Quote of the Day
August 17, 2009
Conservative leader David Cameron on the NHS
"One of the wonderful things about living in this country is that the moment you're injured or fall ill – no matter who you are, where you are from, or how much money you've got – you know that the NHS will look after you. That's why we as a Party are so committed not just to the principles behind the NHS, but to doing all we can to improve the way it works in practice."
(Since this quote, Conservative David Cameron was elected Prime Minister.)
July 12, 2010
NHS shake-up grants new powers to doctors and patients
By Rebecca Smith
GPs are to be handed £80bn of the NHS budget to buy care from hospitals and other doctors for patients in their area, as hundreds of middle-management organisations are swept away.
Family doctors will be responsible, in consortiums, for commissioning the care for patients in their area by buying treatment from hospitals, charities and other doctors.
Under the new Coalition government's health white paper, ministers will step back from the day-to-day running of the health service and hand power to the front line.
Andrew Lansley, Health Secretary, said the white paper represented a "vision based on the principles of freedom, fairness and responsibility".
However, there was immediate criticism from Labour and the unions, saying handing £80bn to GPs who are private contractors was a mistake and that the plan was a 'Trojan horse' for widespread privatisation.
The document entitled Equity and Excellence: Liberating the NHS includes wide-ranging reforms covering all aspects of the NHS and healthcare.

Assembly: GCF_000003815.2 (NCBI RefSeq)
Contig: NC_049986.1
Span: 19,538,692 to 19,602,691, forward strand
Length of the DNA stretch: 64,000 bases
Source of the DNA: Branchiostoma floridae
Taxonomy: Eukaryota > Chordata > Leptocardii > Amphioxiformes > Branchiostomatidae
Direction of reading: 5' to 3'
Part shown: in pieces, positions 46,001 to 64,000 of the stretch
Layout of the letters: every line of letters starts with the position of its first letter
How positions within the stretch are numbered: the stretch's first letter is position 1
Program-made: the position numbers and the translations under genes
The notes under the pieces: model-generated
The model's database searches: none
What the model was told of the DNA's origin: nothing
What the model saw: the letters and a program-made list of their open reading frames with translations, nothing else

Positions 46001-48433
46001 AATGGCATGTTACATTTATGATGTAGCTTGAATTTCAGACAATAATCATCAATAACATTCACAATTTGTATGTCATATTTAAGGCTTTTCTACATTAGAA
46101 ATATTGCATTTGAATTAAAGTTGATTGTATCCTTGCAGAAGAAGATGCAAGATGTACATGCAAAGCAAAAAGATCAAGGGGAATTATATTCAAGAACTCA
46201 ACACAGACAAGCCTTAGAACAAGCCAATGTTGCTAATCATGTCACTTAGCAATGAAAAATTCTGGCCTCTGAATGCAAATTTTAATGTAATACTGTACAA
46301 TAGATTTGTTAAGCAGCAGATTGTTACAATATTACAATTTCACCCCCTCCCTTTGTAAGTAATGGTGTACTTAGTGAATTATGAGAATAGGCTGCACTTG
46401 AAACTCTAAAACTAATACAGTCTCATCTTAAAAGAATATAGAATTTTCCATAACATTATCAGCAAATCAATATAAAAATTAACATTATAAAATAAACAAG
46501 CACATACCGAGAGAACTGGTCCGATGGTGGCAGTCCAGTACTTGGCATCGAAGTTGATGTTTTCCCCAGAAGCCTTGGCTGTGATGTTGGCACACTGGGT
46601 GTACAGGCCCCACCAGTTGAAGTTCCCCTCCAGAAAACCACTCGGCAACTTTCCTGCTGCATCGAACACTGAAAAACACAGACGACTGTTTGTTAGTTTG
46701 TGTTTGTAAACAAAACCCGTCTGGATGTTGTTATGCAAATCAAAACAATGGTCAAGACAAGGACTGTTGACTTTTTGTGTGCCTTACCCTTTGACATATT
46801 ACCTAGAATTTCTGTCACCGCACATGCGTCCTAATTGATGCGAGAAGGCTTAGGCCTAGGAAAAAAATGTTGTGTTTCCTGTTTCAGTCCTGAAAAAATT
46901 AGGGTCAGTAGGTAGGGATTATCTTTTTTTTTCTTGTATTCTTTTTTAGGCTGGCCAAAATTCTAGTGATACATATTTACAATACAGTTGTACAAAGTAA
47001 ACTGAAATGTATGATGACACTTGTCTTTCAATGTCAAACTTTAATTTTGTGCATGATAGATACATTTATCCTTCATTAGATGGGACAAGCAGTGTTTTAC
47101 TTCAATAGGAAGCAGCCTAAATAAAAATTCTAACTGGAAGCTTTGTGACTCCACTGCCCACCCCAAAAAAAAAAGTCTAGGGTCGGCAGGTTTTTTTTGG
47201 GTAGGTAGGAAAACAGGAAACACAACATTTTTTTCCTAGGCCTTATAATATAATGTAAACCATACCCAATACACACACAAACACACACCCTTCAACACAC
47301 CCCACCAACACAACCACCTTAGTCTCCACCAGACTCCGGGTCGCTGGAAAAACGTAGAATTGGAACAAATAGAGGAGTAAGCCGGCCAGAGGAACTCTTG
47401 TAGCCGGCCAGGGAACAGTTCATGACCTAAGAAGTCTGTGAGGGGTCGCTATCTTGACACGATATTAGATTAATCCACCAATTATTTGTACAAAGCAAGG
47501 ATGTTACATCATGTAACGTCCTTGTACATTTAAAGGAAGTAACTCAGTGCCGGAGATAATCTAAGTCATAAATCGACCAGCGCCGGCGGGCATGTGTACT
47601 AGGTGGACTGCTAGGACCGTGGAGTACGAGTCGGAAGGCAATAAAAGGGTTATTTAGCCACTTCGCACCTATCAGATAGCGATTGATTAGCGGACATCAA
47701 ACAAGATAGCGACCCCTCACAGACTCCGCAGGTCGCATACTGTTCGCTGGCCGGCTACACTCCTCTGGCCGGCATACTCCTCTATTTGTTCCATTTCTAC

Mr Lansley said 'process-driven' Labour government targets, such as the 18-week waiting time between GP referral and hospital treatment, will be scrapped and the focus will instead be on quality of outcomes for patients.
All hospitals are to become a Foundation Trust or part of one, giving them far greater freedoms from Whitehall and allowing them to earn more money from private patients.
Management costs are to be cut in half but the Government has already admitted that the NHS would be forced to make staff redundant. It is estimated that around 25,000 jobs could be lost.
Nigel Edwards, acting chief executive of the NHS Confederation, which represents all NHS organisations, said the changes would represent a huge upheaval.
"It is hard to stress just how radical this is. The NHS will look much more like the gas, electricity or telecom's market than it will the monolithic state bureaucracy we have come to understand," he said.
Dr Jennifer Dixon, director of the think thank, the Nuffield Trust, said handing billions of pounds of taxpayer's money to GPs was 'risky' and is a significant change from their current role.
Andy Burnham, Shadow Health Secretary, called the white paper a 'giant political experiment' and warned that the government were taking an '£80bn gamble with the great success story that is out National Health Service today'.
"At a stroke, you are removing public accountability and opening the door to unchecked privatisation; you are demoralising NHS staff at just the time you need them at their motivated best," he told Mr Lansley in the House of Commons.
David Fleming of Unite, said: "This is an untested, expensive Trojan Horse in political dogma that will give private companies an even greater stake in the NHS – this way of operating has already happened in the USA.